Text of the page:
I’ve had my share of working with difficult clients. Fortunately, there hasn’t been many at all. I’ve only had two. I can remember them well and even write down my own psychoanalysis of each. One took no accountability for their actions or lack of, and the other had a short temper. The one thing they both had in common was neither of them respected boundaries.
Recently, I’ve had four business associates come to me with this situation. How to deal with difficult clients. They are currently challenged with this and stressed out about it.
As an entrepreneur, dealing with a difficult client is bound to happen at some point. Just like working for a difficult manager or supervisor. It’s one of those things that we either allow to stress us out or overcome by a show of your character.
The advantage that we have as an entrepreneur is the ability to choose who we want to work with. When you create your buyer’s persona a complete psychographics of your client should be segmented.
But sometimes, someone else may slip through the cracks. The Container Store refers to these customers as 1 percenters. These are customers who don’t fit their buyer’s persona but find their way into their stores.
And that’s exactly what it is, those who don’t fit. The clients we consider difficult are the ones who don’t fit. They don’t fit our brand or culture. These are the ones we want to avoid and while they can are screened through forms and consultations, sometimes they fall through the cracks.
In dealing with these situations I’ve learned the following things reduces stress, de-escalates tension, and allows you to maintain control of the situation.
Establishing boundaries is necessary when working with difficult clients. Mental and emotional boundaries are healthy to have when working in a professional settings. Sometimes the clients that are actually difficult to work with, don’t respect boundaries. You let them know what is okay for you and what you will allow by example.
For example, if you’d rather clients not call or text you on Sundays because it’s time you spend with your family, then be sure you never respond to communication or initiate communication during these days. Acknowledge that communication during a time that you would prefer to receive it.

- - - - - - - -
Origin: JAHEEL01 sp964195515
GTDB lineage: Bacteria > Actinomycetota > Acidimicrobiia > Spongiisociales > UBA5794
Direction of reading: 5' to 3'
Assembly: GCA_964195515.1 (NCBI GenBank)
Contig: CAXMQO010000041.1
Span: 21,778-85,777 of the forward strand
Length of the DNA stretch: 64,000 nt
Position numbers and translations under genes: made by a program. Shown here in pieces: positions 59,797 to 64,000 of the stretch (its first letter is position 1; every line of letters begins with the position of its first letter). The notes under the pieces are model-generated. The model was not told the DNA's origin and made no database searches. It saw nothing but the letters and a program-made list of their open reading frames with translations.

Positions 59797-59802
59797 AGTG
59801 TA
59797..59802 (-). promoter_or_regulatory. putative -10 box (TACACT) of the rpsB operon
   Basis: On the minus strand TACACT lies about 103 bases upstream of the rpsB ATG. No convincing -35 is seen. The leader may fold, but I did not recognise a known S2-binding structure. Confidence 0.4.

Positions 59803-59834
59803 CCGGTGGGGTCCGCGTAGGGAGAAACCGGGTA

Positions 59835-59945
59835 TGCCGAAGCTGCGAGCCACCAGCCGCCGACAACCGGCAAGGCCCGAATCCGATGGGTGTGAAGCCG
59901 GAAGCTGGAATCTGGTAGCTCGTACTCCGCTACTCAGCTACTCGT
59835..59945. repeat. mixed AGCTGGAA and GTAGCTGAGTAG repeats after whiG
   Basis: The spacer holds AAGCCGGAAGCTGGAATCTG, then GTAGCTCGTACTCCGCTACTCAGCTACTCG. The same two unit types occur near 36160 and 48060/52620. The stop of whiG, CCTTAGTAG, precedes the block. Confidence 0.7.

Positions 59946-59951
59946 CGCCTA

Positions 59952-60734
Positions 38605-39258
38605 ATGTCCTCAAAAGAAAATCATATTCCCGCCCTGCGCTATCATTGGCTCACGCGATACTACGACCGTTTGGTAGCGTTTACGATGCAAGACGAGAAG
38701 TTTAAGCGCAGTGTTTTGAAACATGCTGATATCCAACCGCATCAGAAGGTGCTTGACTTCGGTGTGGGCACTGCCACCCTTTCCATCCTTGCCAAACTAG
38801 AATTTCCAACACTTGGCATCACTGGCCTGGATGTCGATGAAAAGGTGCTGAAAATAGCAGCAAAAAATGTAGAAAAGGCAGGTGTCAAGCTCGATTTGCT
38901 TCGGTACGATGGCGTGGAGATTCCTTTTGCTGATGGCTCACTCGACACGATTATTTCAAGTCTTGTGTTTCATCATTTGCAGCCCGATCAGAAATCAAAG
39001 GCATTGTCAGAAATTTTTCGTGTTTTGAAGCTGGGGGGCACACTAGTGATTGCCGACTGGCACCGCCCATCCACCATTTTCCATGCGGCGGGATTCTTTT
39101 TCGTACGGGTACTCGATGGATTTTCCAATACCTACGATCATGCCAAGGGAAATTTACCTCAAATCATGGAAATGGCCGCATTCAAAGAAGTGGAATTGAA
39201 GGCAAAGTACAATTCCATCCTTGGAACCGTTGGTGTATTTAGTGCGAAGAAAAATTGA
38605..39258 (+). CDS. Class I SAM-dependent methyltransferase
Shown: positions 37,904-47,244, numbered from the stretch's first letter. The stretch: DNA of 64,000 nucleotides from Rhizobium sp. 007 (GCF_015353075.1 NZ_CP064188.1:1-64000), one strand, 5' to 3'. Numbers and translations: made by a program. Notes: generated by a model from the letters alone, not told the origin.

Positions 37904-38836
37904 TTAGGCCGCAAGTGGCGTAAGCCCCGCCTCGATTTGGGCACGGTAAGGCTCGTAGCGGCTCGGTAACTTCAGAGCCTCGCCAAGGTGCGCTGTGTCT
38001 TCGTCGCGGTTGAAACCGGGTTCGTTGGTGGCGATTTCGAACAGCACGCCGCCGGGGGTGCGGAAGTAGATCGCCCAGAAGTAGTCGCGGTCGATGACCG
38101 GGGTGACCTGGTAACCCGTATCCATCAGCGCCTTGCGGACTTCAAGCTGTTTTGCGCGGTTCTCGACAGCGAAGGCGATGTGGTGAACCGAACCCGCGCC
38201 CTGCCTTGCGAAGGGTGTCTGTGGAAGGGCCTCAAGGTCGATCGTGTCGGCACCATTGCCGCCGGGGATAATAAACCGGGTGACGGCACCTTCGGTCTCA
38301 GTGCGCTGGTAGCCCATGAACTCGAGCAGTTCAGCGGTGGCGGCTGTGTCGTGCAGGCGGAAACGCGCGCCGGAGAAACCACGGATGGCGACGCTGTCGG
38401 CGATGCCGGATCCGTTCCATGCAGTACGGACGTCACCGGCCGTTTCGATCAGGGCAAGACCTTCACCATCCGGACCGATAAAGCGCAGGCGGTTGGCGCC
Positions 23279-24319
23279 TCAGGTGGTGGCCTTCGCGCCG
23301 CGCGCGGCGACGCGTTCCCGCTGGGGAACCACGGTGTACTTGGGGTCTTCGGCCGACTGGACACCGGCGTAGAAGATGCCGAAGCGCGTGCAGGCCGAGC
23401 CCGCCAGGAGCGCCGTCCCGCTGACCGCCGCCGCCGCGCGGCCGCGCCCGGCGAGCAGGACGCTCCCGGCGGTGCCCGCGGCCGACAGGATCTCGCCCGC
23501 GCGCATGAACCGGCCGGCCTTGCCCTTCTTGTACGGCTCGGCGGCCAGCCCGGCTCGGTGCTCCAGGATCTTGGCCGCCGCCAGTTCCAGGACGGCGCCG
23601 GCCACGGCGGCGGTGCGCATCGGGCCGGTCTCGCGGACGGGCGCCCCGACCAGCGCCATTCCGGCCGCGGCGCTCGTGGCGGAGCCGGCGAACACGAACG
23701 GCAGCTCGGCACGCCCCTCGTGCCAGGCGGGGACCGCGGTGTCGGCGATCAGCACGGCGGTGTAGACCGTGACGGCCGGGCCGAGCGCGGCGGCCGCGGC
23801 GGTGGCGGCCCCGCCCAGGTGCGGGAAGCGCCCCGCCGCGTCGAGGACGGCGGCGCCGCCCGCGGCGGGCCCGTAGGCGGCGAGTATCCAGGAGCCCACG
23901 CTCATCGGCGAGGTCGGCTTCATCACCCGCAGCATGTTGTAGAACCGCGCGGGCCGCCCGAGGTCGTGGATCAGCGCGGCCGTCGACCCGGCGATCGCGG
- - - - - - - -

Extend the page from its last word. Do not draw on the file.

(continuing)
When you respond be strategic in how you position yourself and establish that boundary. Instead of saying “Hi, I got your message Sunday but I don’t work Sundays.” try “Hi, I got your message Sunday. Sundays are a day that I dedicate to family. I will work on your request today.” What you’ve done is set an expectation and learned behavior.
Be Clear in Communication
Communication is everything. Even when you aren’t saying anything, you are communicating. When working with someone who is challenging, be clear in what’s communicated. Remember, communication works two ways. The deliverer and recipient of the communication needs to make sure there is understanding.
You minimize room for error when you are clear in your communication. It also helps with accountability. For example, if you aren’t clear on what your client is asking, then do whatever is necessary to gain understanding. Be sure to hold the client accountable to sharing exactly what it is they are wanting to avoid confusion and or wasted resources.
Clients that aren’t a fit for your business usually ends up using more company resources than planned. Yet, this is something you can control. Don’t allow one client to ruin the experience that another has with your business.
Always have a sound mind and be reasonable when discussing expectations of a project with this type of client. Doing so will help to ensure mutual respect. Being logical will control the emotions in the work when stress arises. Regardless of how difficult a client is, it’s still your responsibility as a business owner to ensure customer service is at its best.
You can usually identify a client who isn’t a fit for your organization at the beginning of the relationship. Be consistent in your decisions, communication, and responses when working with a difficult client. This will help establish boundaries.
How have you dealt with difficult clients?